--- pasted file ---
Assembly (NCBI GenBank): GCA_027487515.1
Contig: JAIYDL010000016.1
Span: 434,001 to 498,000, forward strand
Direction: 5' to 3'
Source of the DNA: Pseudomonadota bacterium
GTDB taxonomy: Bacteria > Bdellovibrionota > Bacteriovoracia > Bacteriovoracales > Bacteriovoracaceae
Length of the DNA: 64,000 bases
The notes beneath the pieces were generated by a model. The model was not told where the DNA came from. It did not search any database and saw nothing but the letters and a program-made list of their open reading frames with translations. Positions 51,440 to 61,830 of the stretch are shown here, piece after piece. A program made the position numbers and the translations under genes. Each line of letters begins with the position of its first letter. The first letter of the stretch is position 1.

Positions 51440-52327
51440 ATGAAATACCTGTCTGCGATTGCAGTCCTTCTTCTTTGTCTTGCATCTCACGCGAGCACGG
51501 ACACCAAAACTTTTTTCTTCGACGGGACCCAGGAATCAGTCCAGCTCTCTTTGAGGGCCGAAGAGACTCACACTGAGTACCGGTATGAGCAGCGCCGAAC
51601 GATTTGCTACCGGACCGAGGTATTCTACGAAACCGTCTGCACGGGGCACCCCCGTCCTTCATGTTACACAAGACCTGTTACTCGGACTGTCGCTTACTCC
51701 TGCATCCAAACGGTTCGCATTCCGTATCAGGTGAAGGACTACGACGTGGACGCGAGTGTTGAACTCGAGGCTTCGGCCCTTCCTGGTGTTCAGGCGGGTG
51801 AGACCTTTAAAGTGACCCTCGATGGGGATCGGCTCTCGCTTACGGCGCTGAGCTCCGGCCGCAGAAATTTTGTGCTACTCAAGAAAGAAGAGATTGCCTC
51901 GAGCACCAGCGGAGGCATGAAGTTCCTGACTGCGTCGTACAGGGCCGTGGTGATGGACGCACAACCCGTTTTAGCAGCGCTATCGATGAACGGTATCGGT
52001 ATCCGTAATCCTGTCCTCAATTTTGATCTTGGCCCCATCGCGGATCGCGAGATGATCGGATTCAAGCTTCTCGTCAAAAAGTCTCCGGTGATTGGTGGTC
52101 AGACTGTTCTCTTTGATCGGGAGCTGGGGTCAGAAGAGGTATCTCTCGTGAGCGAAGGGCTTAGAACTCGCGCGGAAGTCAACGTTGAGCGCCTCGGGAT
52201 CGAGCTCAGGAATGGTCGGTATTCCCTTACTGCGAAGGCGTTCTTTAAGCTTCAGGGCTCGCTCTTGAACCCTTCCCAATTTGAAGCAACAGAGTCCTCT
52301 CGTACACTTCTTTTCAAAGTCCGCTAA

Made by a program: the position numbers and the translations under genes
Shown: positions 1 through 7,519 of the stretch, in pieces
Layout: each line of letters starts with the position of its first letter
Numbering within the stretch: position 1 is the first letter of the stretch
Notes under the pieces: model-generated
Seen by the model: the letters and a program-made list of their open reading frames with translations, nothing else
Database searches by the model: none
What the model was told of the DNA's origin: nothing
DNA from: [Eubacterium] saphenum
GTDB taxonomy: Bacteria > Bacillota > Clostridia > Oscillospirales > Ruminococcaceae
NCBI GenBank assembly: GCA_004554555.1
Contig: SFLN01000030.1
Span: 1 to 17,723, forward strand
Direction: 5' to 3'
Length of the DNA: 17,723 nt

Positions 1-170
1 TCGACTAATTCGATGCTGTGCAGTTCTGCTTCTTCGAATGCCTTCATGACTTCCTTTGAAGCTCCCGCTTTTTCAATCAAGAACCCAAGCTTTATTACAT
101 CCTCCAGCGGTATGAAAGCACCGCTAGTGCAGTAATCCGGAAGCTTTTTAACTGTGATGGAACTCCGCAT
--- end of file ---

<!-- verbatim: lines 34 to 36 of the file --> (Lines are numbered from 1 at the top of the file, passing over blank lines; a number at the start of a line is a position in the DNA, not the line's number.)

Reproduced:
Length of the DNA: 17,723 nt

Positions 1-170
1 TCGACTAATTCGATGCTGTGCAGTTCTGCTTCTTCGAATGCCTTCATGACTTCCTTTGAAGCTCCCGCTTTTTCAATCAAGAACCCAAGCTTTATTACAT